Chairman Genachowski on Auction Legislation
Federal Communications Commission
News Media Information 202 / 418-0500445 12th Street, S.W.
Washington, D. C. 20554
This is an unofficial announcement of Commission action. Release of the full text of a Commission order constitutes official action.
See MCI v. FCC. 515 F 2d 385 (D.C. Circ 1974).
NEWS MEDIA CONTACT:December 13, 2011
Neil Grace, 202-418-0506
STATEMENT FROM FCC CHAIRMAN JULIUS GENACHOWSKI ON HOUSE
PASSAGE OF VOLUNTARY INCENTIVE AUCTION LEGISLATIONWashington, D.C. -- FCC Chairman Julius Genachowski has issued the following statement on
the House passage of voluntary incentive auction legislation:
“House passage of incentive auction authority is a major achievement. The House legislation,
like S. 911, which was approved by the Senate Commerce Committee, would authorize the
Federal Communications Commission to conduct voluntary incentive auctions as recommended
in the FCC’s National Broadband Plan. This would free up new spectrum for mobile broadband,
driving investment, innovation, and job creation; generating many billions of dollars of revenue;
and helping foster U.S. leadership in mobile broadband.
“Incentive auction authority, which has broad bipartisan support, needs to become law. Unless
we free up new spectrum for mobile broadband, the looming spectrum crunch risks throttling our
mobile economy and frustrating mobile consumers.
“The House bill also provides funding for a public safety broadband network for the nation’s
first responders, which was another recommendation of the National Broadband Plan. I further
applaud the House for adopting this important proposal.
“As the bill moves forward, I look forward to working with Congress to ensure that the FCC has
the flexibility it needs on spectrum policy, a hallmark of our legal and regulatory structure that
has been in place for decades. Communications technologies and markets change rapidly and
unexpectedly. The FCC’s ability to adapt nimbly to these changes and to manage spectrum for
the benefit of the American public and our economy will be even more critical in the years
“Over the last weeks and months, we have conveyed to Members of Congress and their staff
concerns about provisions that would reduce FCC flexibility to maximize the overall value of
freed-up spectrum, enhance spectrum efficiency, and promote robust innovation and investment.
Several provisions of the House bill would tie the agency’s hands in ways that could be
counterproductive, reducing economic value and hindering innovation and investment. One
important example is the legislation’s seeming limitation on the Commission’s ability to
accommodate new technologies, including those that use unlicensed spectrum, like super WiFi or
machine-to-machine Internet connected devices. I encourage Congress to leave no doubt that the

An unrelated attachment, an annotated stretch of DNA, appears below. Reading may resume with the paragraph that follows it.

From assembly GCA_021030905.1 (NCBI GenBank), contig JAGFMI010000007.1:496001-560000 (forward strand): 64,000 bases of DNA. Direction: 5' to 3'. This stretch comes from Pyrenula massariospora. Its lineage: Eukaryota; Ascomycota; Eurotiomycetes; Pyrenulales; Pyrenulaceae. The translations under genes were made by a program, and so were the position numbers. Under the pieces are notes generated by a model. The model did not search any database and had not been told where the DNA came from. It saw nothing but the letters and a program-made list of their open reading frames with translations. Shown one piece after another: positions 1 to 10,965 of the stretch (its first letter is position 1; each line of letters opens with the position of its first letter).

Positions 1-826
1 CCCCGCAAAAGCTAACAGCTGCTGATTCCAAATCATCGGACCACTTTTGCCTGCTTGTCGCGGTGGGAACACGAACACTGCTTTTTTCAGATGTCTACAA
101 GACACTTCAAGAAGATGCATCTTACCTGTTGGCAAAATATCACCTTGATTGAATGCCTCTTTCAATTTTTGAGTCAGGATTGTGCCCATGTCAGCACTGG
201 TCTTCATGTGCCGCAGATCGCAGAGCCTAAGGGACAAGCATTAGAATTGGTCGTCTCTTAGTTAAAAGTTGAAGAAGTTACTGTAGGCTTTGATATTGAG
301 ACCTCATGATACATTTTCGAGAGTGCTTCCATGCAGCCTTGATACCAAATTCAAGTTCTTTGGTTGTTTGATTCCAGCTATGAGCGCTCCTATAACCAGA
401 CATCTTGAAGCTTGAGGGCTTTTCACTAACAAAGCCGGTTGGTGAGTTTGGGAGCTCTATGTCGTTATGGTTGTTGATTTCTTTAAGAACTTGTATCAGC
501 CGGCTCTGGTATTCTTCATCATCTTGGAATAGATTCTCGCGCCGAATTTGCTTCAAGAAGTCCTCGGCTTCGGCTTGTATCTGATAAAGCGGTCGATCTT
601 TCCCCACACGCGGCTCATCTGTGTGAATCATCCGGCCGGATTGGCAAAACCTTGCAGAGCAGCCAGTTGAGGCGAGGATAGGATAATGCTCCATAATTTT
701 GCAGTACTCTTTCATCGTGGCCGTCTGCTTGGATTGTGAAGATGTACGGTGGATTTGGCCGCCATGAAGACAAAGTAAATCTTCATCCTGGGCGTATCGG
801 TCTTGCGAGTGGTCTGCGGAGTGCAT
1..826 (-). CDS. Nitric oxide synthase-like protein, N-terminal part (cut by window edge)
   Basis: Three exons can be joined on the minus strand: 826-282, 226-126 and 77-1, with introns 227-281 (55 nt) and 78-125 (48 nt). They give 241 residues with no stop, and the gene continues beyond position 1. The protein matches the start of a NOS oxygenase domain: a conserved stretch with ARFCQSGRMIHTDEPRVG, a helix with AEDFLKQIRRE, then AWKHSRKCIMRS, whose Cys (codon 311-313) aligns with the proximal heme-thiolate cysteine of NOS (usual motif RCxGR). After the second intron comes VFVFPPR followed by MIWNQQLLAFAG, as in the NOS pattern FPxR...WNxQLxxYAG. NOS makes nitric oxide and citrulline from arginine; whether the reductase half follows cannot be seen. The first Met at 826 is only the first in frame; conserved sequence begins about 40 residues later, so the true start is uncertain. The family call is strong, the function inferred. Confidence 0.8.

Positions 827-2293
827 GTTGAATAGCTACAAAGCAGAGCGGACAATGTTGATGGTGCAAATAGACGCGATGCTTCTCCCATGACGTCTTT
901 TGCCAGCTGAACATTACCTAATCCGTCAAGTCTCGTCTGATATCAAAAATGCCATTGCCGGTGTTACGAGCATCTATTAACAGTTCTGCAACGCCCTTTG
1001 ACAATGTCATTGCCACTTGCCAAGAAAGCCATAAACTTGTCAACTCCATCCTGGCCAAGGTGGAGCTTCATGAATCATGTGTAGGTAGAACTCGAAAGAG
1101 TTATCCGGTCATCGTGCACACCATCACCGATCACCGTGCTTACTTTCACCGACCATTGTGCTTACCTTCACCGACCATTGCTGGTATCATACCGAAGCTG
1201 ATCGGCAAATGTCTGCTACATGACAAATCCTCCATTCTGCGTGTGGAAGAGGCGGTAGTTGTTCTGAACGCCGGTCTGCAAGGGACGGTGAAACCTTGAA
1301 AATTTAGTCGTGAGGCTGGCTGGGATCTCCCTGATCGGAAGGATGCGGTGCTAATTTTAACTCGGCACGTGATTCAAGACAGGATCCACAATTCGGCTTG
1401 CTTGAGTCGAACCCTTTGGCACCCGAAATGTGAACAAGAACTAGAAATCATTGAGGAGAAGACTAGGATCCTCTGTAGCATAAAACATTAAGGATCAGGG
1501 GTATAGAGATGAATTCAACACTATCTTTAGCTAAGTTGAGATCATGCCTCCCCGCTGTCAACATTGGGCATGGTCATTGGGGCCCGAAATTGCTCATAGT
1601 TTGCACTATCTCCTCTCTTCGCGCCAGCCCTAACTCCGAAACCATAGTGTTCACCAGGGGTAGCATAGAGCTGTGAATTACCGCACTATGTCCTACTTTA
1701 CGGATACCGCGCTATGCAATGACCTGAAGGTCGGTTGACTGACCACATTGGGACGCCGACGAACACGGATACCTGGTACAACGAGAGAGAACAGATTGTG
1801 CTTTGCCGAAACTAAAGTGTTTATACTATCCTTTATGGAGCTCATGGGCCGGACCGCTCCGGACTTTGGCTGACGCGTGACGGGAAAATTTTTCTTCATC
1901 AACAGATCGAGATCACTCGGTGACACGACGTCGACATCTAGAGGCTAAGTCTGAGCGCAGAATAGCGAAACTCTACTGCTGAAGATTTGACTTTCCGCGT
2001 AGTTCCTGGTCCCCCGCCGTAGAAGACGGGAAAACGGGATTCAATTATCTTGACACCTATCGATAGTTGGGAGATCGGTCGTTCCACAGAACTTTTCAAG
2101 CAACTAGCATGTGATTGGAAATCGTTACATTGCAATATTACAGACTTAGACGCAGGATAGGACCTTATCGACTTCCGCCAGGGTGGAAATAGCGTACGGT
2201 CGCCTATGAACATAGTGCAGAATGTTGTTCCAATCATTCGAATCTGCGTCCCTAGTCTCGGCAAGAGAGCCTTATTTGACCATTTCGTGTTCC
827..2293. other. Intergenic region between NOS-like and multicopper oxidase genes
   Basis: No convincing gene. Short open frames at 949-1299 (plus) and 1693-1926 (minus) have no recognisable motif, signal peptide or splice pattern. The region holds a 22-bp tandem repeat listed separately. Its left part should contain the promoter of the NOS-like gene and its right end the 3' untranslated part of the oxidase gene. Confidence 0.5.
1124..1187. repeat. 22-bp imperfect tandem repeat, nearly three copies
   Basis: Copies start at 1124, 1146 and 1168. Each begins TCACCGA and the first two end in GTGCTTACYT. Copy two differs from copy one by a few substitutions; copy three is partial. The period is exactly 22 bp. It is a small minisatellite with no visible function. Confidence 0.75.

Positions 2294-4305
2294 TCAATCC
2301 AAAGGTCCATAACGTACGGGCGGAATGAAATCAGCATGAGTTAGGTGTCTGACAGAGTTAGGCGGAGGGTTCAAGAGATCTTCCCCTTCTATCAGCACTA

FCC can continue its policies to promote unlicensed spectrum use alongside licensed uses.
“These policies to promote unlicensed spectrum contribute tens of billions of dollars to our
economy each year. Wi-Fi hot spots across the United States increase the value of licensed
broadband service by an estimated $25 billion a year. Wireless providers rely on Wi-Fi to “off-
load” nearly 40 percent of traffic from their networks, resulting in a reduction of the cost of
wireless broadband service by at least another $25 billion each year. Unlicensed spectrum
stimulates innovation, investment, and job creation in many ways, including by providing start-
ups with quick access to a testbed for spectrum that is used by millions, bringing new
technologies to consumers in a rapid fashion. Wi-Fi, Bluetooth, cordless phones, garage door
openers, wireless car keys, and baby monitors—industries generating billions of dollars of
revenue—would not exist without unlicensed spectrum. As CTIA, The Wireless Association,
recently explained in a letter to Congress, licensed and unlicensed should be accommodated in
any spectrum legislation and should be viewed as “complementary rather than an either-or
“Precluding the FCC from adopting innovation-enhancing policies around unlicensed spectrum
could threaten U.S. global leadership in spectrum-related innovation. The same is true for the
bill’s restrictions on the Commission’s ability to construct band plans and structure auctions in
ways that maximize the value of licensed spectrum. Ensuring that the Commission retains the
flexibility to determine the optimal band plan for new spectrum that becomes available,
including the creation of guard bands and other interference safeguards, will enhance the value
of the new commercial mobile licenses, as will ensuring that the Commission can conduct
auctions in ways that will best further innovation, investment, and competition in the wireless
“Again, I commend the House of Representatives for its passage of historic incentive auction
legislation. The Commission will continue to serve as resource to Congress as this measure
moves forward so we can help seize the enormous mobile opportunity and meet the growing
demand for mobile services.”
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